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People v. Kerestes





APPEAL from the Circuit Court of La Salle County; the Hon. WILLIAM P. DENNY, Judge, presiding.


Defendant Tom Kerestes appeals from a judgment of the La Salle County Circuit Court following a plea of guilty to five counts of burglary pursuant to which he was sentenced to five concurrent terms of 2 to 6 years in the penitentiary. On appeal in this court, defendant contends that he did not understand the nature of the charge underlying one of the counts and that no factual basis appears in the record to support that count.

From the record it appears that Kerestes, who was 17 years of age, had no previous record and was arrested with a companion concerning a series of burglaries at schools in La Salle, Livingston and Grundy Counties. As a result of the burglaries, defendant was indicted in La Salle County on four counts of burglary and one count of criminal damage to property exceeding $150. He was also indicted in Livingston County on two counts of burglary and one count of criminal damage to property exceeding $150, and in one count of criminal damage to state-supported property. He also was indicted in Grundy County on two counts of burglary and one count of criminal damage to property and one count of theft.

The pending charges in Livingston and Grundy Counties were transferred to La Salle County under the authority of section 5-4-2(b) of the Unified Code of Corrections (Ill. Rev. Stat. 1975, ch. 38, par. 1005-4-2(b)). As a result of plea negotiations, Kerestes agreed to plead guilty to five of the burglary counts, three of those from La Salle and one from each of the other counties, in exchange for the promise of the State to dismiss the remaining charges.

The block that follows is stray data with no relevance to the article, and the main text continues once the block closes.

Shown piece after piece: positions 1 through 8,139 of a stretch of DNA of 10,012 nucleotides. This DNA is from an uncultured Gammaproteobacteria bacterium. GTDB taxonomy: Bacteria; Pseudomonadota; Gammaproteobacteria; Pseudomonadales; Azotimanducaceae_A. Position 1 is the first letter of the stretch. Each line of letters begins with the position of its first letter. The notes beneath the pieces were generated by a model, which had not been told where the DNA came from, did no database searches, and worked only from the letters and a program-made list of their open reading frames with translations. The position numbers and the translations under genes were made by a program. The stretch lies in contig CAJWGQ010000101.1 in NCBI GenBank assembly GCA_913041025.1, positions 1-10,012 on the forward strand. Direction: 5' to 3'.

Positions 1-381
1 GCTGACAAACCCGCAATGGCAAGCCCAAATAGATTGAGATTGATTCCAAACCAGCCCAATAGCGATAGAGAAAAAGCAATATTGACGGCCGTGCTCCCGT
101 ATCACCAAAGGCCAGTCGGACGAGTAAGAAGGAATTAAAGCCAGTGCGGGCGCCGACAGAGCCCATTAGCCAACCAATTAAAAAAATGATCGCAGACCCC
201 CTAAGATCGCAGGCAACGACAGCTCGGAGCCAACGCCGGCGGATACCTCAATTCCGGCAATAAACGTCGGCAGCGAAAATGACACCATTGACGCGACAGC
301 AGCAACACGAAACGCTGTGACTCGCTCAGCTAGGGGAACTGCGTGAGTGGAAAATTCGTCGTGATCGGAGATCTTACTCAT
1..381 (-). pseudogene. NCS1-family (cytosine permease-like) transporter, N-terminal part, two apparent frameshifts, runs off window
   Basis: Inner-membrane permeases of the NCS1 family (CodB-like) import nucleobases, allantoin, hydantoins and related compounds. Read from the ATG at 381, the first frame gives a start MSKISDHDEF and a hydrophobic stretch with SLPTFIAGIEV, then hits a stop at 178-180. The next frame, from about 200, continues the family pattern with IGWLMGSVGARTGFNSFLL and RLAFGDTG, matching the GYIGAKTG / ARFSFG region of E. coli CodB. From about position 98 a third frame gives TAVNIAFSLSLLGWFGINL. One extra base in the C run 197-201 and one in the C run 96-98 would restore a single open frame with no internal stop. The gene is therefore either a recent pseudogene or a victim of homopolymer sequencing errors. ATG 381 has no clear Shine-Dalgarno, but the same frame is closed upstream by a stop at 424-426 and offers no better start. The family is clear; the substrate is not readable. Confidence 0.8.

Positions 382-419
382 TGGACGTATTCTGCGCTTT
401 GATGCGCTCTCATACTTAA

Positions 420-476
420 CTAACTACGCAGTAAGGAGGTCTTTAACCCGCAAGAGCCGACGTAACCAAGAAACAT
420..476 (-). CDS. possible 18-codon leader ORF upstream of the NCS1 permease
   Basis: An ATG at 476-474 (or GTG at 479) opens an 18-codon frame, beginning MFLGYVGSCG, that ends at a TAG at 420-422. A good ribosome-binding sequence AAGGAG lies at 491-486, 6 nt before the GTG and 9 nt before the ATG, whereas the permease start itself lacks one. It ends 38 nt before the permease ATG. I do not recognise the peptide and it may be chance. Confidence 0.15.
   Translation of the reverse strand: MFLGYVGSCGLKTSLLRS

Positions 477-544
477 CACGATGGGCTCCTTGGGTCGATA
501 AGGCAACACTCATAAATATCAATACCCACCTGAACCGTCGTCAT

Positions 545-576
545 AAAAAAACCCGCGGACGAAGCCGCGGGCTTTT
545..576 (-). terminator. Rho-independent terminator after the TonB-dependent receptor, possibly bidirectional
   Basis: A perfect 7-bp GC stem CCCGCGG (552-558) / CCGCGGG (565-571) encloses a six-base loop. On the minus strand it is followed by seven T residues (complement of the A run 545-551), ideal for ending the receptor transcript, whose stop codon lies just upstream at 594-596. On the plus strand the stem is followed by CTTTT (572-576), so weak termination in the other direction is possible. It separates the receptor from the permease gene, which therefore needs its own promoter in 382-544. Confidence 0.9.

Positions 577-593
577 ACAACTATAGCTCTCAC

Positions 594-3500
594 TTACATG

In four of the five burglary counts to which defendant agreed to plead guilty, it was alleged that he broke into and entered various school buildings with intent to commit theft. In the fifth count contained in the La Salle County indictment, it was alleged that he had broken in and entered with intent to commit criminal damage to property in excess of $150. Reading of indictments was waived at the arraignment and the indictments were never again read in open court. While the court did not read the charges to defendant at the plea hearing, defendant Kerestes responded affirmatively when the court at that time asked him if the charges had been read to him. Defendant was also asked by the court to relate his understanding of each of the five counts. When he got to the count of the La Salle indictment (Count V), defendant said that he and a friend broke into the school to get some money. Later, in recitation of facts, the State's Attorney supported that count by describing the defendant's confession to the police in which he also said the purpose of the break-in was to obtain money. Defendant Kerestes now argues that the record affirmatively shows his misunderstanding of the nature of the charge in such count and further that the factual basis provided by the State's Attorney does not in fact support the burglary charge in the count.